The operating budget of Des Moines is FY2014 City of Des Moines Budget $535,057,954 , down from about $600,000,000 in 2012. If $2 million of this Franchise fee repayment could be paid from budget sources rather than increasing property taxes or upping the new Franchise fee then that $2 million would be on 3.7 time 10 to the minus 7th percent of the budget. I am sure the City Leaders can find slight diversions in the budget to pay this off without raising more more taxes or franchise fees.

  3. Roberta Powell says:

    I am voting against the option of paying an increased franchise fee over paying higher property taxes for several reasons no one has addressed.
    First, the claim is made that a franchise fee is cheaper, but I don’t understand how. Forty million dollars is forty million dollars.
    Second, robbing Peter (the East, North and South sides of Des Moines) to pay Paul (The West side), then forcing Peter to reimburse Peter is unfair and unjust. The poorer, denser populated, older neighborhoods pay a higher share of property taxes than the West side. The West side has a higher standard of living because I believe they receive a higher proportion of services.
    Third, a franchise fee forces renters to pay a hidden “property tax” when they receive little benefits from the city. Landlords who benefit most will not pay. Poorer people in poorly insulated, substandard housing will pay an even higher portion of the fee. For many years! They receive fewer services.
    I noticed several city council members are landlords.
    Fourth, franchise fees help hide taxes from taxpayers. People don’t even know what they are paying and for what they are paying. This lawsuit proves that. Who knew?
    Property owners who pay the increase in property taxes will be encouraged to participate in keeping property taxes within reason if they only know how much they are paying. I will start protesting the unrealistic assessment of my property. I hope everyone will. I will not support beautification schemes with no practical value. I will oppose building streets to nowhere. How about forgoing flowers and not watering green strips along streets during droughts? How about addressing our aging sewer system?
    I want to see city council members improve the city, not its image.
    Several council members have supported the franchise fee. Of course they would. They imposed and benefitted from it for decades, even though it was ruled illegal. They want it.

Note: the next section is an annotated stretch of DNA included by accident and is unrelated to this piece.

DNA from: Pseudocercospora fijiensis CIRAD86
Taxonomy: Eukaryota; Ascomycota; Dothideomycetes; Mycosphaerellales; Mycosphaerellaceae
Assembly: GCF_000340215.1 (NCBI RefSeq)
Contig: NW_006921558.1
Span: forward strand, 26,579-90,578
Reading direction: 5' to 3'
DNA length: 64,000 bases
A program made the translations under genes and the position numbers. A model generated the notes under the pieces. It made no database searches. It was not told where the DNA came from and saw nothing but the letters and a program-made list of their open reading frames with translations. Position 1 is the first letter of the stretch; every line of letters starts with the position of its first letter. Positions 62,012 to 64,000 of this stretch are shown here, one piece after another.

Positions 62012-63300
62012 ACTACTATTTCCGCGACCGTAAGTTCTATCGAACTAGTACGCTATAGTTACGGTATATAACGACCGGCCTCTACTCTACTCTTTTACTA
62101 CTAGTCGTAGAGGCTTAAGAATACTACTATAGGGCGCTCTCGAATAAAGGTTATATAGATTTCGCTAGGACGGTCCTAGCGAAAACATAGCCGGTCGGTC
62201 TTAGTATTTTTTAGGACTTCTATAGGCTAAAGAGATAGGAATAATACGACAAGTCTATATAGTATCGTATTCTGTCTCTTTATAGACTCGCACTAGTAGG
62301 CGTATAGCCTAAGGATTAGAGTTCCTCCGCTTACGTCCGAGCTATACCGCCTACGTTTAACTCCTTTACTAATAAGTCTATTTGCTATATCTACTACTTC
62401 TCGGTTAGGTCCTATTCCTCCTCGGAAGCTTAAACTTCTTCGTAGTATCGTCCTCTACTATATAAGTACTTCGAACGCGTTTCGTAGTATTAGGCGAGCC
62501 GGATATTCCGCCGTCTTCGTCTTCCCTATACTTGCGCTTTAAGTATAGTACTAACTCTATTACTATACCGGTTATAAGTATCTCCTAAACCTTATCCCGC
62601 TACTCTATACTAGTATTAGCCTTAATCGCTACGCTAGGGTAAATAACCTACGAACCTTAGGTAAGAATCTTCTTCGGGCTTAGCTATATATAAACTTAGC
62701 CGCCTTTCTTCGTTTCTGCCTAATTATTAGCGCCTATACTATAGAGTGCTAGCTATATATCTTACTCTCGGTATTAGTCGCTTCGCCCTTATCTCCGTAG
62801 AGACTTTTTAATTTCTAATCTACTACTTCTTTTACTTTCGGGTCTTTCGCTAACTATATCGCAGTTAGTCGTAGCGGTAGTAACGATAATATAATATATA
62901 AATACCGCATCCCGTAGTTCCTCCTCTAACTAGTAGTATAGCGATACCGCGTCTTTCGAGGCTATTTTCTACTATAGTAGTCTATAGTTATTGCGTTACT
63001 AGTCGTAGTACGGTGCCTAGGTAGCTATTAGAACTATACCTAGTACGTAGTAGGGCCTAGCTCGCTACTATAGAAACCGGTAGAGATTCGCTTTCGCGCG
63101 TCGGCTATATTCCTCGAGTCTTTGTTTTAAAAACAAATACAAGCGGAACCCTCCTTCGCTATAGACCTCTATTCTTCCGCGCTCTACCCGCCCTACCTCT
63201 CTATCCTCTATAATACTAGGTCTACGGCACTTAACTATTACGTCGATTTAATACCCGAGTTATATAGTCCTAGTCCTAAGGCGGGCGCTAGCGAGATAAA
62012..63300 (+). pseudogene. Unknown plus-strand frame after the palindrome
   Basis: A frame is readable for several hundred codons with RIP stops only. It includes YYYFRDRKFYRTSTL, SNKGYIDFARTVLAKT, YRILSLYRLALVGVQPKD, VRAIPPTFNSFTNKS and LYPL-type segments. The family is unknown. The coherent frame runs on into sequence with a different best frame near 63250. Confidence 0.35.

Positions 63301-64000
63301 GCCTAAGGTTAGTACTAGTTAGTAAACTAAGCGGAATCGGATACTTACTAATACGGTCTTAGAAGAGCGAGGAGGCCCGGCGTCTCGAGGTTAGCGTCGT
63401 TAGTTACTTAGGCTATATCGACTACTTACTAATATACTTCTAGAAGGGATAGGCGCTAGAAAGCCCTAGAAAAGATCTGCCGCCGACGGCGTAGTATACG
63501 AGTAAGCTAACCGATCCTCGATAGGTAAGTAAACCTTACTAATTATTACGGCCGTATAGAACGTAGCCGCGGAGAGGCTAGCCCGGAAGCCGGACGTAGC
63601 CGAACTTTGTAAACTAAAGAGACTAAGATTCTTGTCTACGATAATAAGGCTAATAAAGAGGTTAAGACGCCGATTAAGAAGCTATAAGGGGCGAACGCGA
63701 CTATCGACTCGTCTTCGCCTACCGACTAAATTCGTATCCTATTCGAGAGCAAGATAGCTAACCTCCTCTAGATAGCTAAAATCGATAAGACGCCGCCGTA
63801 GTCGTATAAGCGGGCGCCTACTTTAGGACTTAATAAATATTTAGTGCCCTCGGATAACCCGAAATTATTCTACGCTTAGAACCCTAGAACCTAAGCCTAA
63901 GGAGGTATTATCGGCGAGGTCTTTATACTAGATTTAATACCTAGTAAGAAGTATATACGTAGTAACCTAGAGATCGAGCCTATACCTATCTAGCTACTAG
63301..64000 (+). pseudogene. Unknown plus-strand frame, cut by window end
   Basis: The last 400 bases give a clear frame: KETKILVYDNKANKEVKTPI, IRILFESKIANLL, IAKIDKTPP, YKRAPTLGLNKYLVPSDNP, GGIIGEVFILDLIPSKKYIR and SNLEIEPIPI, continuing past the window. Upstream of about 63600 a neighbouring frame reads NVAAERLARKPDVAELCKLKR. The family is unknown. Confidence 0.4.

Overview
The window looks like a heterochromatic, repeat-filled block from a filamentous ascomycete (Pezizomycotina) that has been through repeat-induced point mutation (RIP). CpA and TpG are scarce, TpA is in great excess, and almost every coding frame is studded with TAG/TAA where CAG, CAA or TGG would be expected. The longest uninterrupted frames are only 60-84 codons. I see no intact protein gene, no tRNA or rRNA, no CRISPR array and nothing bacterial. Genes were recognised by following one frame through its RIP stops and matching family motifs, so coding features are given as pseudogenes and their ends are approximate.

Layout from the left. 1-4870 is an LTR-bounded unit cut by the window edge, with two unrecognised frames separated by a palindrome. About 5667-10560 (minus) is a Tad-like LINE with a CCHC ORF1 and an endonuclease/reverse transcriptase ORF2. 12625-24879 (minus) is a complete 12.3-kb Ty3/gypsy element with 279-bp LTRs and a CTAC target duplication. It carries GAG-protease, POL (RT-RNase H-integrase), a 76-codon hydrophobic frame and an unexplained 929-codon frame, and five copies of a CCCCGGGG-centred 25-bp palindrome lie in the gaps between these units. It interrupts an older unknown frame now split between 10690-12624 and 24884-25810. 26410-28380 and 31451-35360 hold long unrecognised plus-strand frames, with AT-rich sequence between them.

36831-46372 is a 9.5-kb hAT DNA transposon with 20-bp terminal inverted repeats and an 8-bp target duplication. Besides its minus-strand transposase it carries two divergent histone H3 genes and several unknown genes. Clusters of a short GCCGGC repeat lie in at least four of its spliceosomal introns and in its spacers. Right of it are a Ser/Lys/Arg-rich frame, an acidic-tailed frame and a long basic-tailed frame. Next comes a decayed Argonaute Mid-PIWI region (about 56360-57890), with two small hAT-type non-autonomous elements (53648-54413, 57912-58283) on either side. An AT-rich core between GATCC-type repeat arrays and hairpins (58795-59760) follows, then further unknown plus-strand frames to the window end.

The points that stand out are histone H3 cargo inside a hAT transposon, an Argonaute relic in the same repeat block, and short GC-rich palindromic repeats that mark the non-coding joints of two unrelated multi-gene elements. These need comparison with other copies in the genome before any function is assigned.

I say it is unfair and needs to be stopped. A court has agreed.
    Thank you.

  4. Jennifer says:

    Quite frankly, the parties involved in agreeing to increase franchise fees, illegally, above and beyond that which was acceptable, thus creating the $40 million lawsuit, should pay the debt through paying for frivolous expenditures that normal large and small businesses would have to sacrifice.

    I can truly say that as an employer, if we didn’t have the funds, we didn’t splurge…. The city must analyze their own budget, and make some cuts.

    Special Revenue Funds 2013-2014

    Employee Appreciation Events
    2013 $24,408
    2013-2014 $29,000

    I’m pretty sure going without will not greatly impact morale.

    Secondly, in analyzing the finance budget, the $112 million dollars in non departmental revenue, could be used for the $40 million that the city needs to pay back.

    Quite frankly, you have to be a moron to not see that if we have our left hand out to collect the debt the city owes us due to fraudulent collection, then why would we then turn around and pay them with our right hand through penalization of increased property taxes, or an increase in franchise fees.

    I am disgusted!

  5. Gretchen says:

    These are all great comments, and all of these ideas are good ones and will be pursued by the Taxpayers Assoc. of Central Iowa.

    Unfortunately, the City has the upper hand right now because they have already DECLARED they will raise the property tax if the franchise fee isn’t approved. No matter how much any of us believe there are some savings to be found elsewhere, and that cutting the budget is a better alternative, the City is not going to do that. So the vote on March 4th is important if one believes it’s better to spread the “pain” out among more parties.

    Regarding rentals, typically if a landlord pays the utility bill they are going to pass the franchise fee on to the renters. They will also do that with a property tax increase. We’re still back to the idea that the franchise fee spreads the pain out among more parties.

    Thanks for the comments